Good Shepherd Lutheran Church: Law, love and mercy
Jul 18, 2013 | 318 views | 0 0 comments | 1 1 recommendations | email to a friend | print
When Jesus is challenged to explain what is involved in obeying the greatest commandment of loving God with your heart, your soul, your strength, and your mind as well as your neighbor as yourself was the focus point of the homily by the Rev. Wally Schievelbein, pastor of Good Shepherd Lutheran Church, on the Eighth Sunday after Pentecost.

Jesus is questioned by the lawyer as to who is one’s neighbor. In the gospel of Luke, Jesus tells a parable about a dying beaten man who is taken in by a good samaritan and cared for as family. Jesus reminds us that everyone is our neighbor. As Christians we are called to love all our neighbors, even those who despise us or drive us crazy.

Upon investigation, we should discover the real story behind our neighbor’s actions and why they cause so much pain in their behavior. What caused them to behave in such manner to cause agony to those around them? The congregation was asked to consider the most despicable person in their life and one who had caused them the most pain. That person still falls under the category as your neighbor and God calls on us to reach out to this person with mercy and forgiveness.

Extending a hand in forgiveness and mercy to one you have disliked is a tough lesson. The person is unlovable may be considered our neighbor. It is easier to care for neighbors who care for us and offer help when we are in need. Some neighbors test our limits when they behave in selfish mannerisms.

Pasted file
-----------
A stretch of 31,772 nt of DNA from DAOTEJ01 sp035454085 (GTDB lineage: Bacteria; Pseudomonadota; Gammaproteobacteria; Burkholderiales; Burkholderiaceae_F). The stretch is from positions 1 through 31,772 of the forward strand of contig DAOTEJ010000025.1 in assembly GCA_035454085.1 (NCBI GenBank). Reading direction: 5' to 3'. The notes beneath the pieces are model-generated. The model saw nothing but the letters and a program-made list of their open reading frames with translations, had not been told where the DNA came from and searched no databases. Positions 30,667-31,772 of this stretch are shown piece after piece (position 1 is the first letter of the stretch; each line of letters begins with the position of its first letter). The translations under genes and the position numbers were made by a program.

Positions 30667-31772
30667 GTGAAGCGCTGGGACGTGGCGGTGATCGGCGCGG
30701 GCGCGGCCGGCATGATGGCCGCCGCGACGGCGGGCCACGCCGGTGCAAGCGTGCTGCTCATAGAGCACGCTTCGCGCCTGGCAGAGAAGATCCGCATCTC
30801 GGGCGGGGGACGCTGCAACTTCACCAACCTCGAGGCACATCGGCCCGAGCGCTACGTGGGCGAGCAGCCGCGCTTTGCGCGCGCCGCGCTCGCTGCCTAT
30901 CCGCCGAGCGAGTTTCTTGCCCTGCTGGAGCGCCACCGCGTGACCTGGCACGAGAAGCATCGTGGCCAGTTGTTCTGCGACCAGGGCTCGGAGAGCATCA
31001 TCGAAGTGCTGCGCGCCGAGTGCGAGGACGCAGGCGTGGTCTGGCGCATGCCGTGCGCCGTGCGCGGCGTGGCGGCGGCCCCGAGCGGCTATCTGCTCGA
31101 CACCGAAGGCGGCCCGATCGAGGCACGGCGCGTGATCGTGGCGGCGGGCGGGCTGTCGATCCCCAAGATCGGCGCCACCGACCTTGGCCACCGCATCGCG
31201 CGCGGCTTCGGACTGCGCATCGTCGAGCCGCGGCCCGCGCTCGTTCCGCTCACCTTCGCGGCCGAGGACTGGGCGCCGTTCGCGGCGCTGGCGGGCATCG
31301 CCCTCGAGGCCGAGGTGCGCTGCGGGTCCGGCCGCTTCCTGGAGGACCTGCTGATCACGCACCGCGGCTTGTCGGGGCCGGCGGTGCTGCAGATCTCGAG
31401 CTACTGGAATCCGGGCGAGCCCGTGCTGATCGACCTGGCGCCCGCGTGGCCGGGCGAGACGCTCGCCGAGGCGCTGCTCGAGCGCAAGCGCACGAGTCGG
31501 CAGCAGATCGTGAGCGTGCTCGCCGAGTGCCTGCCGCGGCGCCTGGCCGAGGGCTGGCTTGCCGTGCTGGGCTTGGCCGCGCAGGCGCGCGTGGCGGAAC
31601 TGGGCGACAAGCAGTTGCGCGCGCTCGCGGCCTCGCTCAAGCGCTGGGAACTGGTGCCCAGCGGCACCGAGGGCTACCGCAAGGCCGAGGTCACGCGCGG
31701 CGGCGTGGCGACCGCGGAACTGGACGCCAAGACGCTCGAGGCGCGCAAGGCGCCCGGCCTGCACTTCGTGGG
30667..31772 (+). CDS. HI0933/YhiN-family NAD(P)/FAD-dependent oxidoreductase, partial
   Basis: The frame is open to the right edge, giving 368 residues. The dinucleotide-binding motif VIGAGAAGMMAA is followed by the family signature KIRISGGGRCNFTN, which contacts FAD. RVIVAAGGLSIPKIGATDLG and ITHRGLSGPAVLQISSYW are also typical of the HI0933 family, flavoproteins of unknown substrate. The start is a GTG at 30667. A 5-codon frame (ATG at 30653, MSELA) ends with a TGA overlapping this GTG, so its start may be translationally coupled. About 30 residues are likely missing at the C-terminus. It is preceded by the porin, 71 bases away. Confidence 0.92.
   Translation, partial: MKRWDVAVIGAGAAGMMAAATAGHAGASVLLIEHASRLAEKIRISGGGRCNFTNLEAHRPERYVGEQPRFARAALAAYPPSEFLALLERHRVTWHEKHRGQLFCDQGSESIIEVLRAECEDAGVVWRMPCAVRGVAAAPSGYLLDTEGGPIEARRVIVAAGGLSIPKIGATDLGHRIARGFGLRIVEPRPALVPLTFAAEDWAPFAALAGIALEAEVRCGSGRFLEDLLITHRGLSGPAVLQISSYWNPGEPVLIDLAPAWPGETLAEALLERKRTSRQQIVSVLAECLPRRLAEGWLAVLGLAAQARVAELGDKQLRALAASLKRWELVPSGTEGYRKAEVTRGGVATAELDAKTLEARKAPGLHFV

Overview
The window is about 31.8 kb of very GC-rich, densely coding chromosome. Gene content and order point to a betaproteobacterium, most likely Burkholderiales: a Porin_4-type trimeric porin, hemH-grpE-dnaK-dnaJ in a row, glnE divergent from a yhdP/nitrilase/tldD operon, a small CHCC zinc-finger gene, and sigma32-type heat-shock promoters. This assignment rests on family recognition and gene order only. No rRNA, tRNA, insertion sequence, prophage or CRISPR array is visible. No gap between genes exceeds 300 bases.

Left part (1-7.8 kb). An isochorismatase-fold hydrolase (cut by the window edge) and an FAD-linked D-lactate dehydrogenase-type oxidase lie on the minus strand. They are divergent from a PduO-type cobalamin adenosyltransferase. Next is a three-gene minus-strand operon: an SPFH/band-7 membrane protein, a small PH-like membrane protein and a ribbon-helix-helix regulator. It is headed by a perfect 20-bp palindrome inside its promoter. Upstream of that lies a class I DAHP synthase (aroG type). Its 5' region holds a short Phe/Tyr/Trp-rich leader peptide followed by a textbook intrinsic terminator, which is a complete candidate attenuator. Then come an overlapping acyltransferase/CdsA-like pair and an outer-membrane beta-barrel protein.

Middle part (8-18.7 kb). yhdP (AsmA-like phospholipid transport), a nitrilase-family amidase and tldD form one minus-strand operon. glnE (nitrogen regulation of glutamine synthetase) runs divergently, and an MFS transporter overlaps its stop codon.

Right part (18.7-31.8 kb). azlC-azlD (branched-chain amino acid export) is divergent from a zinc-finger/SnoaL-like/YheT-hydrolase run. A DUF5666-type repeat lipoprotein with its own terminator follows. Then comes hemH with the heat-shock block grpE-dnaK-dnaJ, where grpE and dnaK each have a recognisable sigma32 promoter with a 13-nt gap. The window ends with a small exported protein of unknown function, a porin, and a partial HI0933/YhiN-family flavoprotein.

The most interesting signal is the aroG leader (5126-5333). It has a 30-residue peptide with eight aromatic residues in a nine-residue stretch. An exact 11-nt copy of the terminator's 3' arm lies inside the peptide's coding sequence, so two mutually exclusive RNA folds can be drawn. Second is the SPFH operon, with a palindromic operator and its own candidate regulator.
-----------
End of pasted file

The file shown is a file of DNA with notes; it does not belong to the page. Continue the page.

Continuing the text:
The key lesson remains with the question of whether we will love such “neighbors”. Does our actions toward them signify mercy or revenge? Being a Christian is not easy. God puts levels of conduct on us and makes us ponder what we are willing to do. The burden of our behavior falls on us. All God’s children are our neighbors, no matter how they behave.

God gives us the strength and shows us how to work with love, patience and grace to react in such circumstances. We can’t choose all our neighbors and we can’t control what our neighbors do and say, but we can choose what type of neighbor we will be. Through prayer we implore God to enable us to see the needs of our neighbors and respond to them as we would to Him. He will help guide us to do what we know is right.

Good Shepherd Lutheran remains the sanctuary where all can worship. Whether you attend the Contemporary Service at 8:30 a.m., the Adult Sunday School at 9:45 a.m. or the Traditional Service at 10:45 a.m. Pastor Wally and the congregation encourage your attendance.
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